London’s short-term rental sector has bounced back more quickly than hotels and serviced apartments since the UK’s re-opening.

Short-term rentals occupancy in the capital went up from 43.1% in May 2020 to 64.1% in May 2021 – a 48.8% increase and a 12.5% rise between April and May this year.

The latest comparable data available across the sectors is to the end of April 2020, showing that hotel occupancy stood at 28%, serviced apartments was 39.9% and short-term rentals outpaced both at 57%.

The study, conducted in partnership with the UK Short Term Accommodation Association (STAA), reveals that average daily rates for the year ending April 2021 increased 9.4% for short-term rentals, but fell by 14.9% for hotels and saw a massive 63.1% drop in serviced apartments. Rates increased for short-term rentals by 16.5% from April to May this year.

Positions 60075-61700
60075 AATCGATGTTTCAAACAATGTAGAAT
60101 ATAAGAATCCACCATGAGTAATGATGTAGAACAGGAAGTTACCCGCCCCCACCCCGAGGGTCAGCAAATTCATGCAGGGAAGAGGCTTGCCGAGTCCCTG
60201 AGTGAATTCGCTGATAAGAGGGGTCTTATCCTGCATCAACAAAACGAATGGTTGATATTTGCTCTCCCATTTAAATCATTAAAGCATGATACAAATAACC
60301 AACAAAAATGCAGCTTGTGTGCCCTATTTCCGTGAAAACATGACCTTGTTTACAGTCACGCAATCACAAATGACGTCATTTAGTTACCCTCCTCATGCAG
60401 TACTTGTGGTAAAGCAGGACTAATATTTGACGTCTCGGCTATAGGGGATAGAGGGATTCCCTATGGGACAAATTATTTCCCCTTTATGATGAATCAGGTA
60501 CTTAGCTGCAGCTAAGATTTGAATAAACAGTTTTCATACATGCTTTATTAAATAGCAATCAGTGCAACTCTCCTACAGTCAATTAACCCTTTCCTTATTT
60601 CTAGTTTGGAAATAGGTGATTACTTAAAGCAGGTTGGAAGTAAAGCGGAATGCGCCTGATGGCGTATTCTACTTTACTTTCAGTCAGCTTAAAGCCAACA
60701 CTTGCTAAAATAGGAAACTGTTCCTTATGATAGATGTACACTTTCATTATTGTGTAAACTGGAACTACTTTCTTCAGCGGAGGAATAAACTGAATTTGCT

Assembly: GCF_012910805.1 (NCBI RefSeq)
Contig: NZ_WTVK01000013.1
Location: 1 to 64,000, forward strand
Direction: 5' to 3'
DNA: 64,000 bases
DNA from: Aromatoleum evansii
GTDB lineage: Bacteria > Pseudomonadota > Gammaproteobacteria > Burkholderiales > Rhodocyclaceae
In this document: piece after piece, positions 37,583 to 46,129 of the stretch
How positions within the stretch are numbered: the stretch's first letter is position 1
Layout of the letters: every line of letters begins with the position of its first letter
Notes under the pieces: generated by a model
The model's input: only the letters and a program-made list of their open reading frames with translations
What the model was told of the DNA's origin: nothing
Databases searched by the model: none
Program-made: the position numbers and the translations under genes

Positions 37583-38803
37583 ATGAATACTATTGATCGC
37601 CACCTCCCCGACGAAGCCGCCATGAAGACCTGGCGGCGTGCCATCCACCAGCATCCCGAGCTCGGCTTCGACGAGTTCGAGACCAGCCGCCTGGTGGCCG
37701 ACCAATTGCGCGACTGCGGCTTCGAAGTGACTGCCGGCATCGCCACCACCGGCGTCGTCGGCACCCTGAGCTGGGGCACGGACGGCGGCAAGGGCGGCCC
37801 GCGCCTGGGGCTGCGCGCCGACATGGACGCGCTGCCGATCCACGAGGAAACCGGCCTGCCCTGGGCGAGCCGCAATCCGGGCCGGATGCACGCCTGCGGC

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Short-term rentals saw the highest growth (44%) in revenue per available room in the same period, while serviced apartments was up 25.2% and hotels fell by 2.6%.

The month-on-month picture was even brighter for short-term rentals, with a huge 40.8% increase from April to May this year.

The average length of stay for short-term rentals rose from 11.9 days in May 2020 to 13.3 days by December 2020, hitting a high in November of 14.3 days.

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STAA chair Merilee Karr (pictured) says: “Whilst a hole will still exist from the absence of international visitors to London, customer confidence and the strength of the staycation trend are likely to fuel further the London accommodation recovery.

“The ease at which guests can socially distance themselves from others and benefits such as the high standards of cleanliness and safety, should cement short-term rentals as a mainstream option for tourists and holidaymakers.”

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